Fox News continued its defense of anti-LGBT discrimination by businesses, conducting a one-sided interview with the owners of a now-shuttered bakery that refused to provide a lesbian couple with a wedding cake and suggesting that those who oppose anti-LGBT discrimination fail to display "tolerance."
On September 4, Fox & Friends invited Aaron and Melissa Klein, the co-owners of Sweet Cakes by Melissa. The Kleins closed their storefront in the wake of a civil rights complaint that alleged the couple violated the Oregon Equality Act of 2007, which prohibits discrimination against LGBT individuals in employment, housing, and public accommodations.
Co-host Steve Doocy suggested that refusing to serve the lesbian couple didn't indicate a bias against LGBT people, just opposition to same-sex marriage. "[Y]ou didn't refuse to serve gay people, simply the gay weddings, right?" Doocy asked Melissa Klein, as if the lesbian couple's sexual orientation was irrelevant to Klein's refusal to serve them. Klein undercut Doocy's suggestion that she and her husband lacked anti-LGBT animus when she replied that she "can't participate in the wedding" because "homosexuality is - the behavior - is a sin."
Making no distinction between personal religious belief and public business practices, co-host Gretchen Carlson then used the closure of Sweet Cakes by Melissa to question whether we're still a "free country":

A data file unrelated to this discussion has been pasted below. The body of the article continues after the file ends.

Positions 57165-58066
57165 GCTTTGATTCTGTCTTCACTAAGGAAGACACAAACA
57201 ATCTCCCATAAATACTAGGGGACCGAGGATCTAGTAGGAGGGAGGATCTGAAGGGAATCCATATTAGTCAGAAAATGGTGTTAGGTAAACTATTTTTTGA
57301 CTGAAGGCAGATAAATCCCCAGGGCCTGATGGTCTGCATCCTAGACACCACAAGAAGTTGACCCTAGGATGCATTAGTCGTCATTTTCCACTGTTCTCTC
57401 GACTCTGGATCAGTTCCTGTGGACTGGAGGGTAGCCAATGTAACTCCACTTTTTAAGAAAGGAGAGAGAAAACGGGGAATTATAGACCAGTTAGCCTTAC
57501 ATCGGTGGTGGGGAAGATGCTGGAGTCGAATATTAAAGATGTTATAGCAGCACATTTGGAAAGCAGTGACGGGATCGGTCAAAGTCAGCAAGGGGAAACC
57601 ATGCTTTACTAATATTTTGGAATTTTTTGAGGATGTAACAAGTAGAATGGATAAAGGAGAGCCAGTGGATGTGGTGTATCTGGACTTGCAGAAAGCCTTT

CARLSON: So that's your personal belief and that's your husband's personal belief and in this free country we would think that there would be tolerance for your beliefs and for people who disagree with you. But what ended up happening, because I'm watching the video now of these protests and people outside with signs and you ultimately had to close your business.
Carlson's idea of a "free country," it would seem, is one where businesses can freely discriminate on the basis of customers' identities - but not one where citizens could stage protests and hold signs protesting bigoted discrimination.
Contrary to what Fox & Friends and other critics of anti-discrimination policies claim, laws like the Oregon Equality Act don't create "thought police" to threaten basic rights. If a business owner wants to believe that gays are sinful and depraved, that African-Americans are inherently inferior to whites, or that all Latino immigrants should be deported, there's nothing the government can do to prevent the owner from holding such views. What the government can do is ensure that the business owner doesn't engage in discriminatory business practices on the basis of them.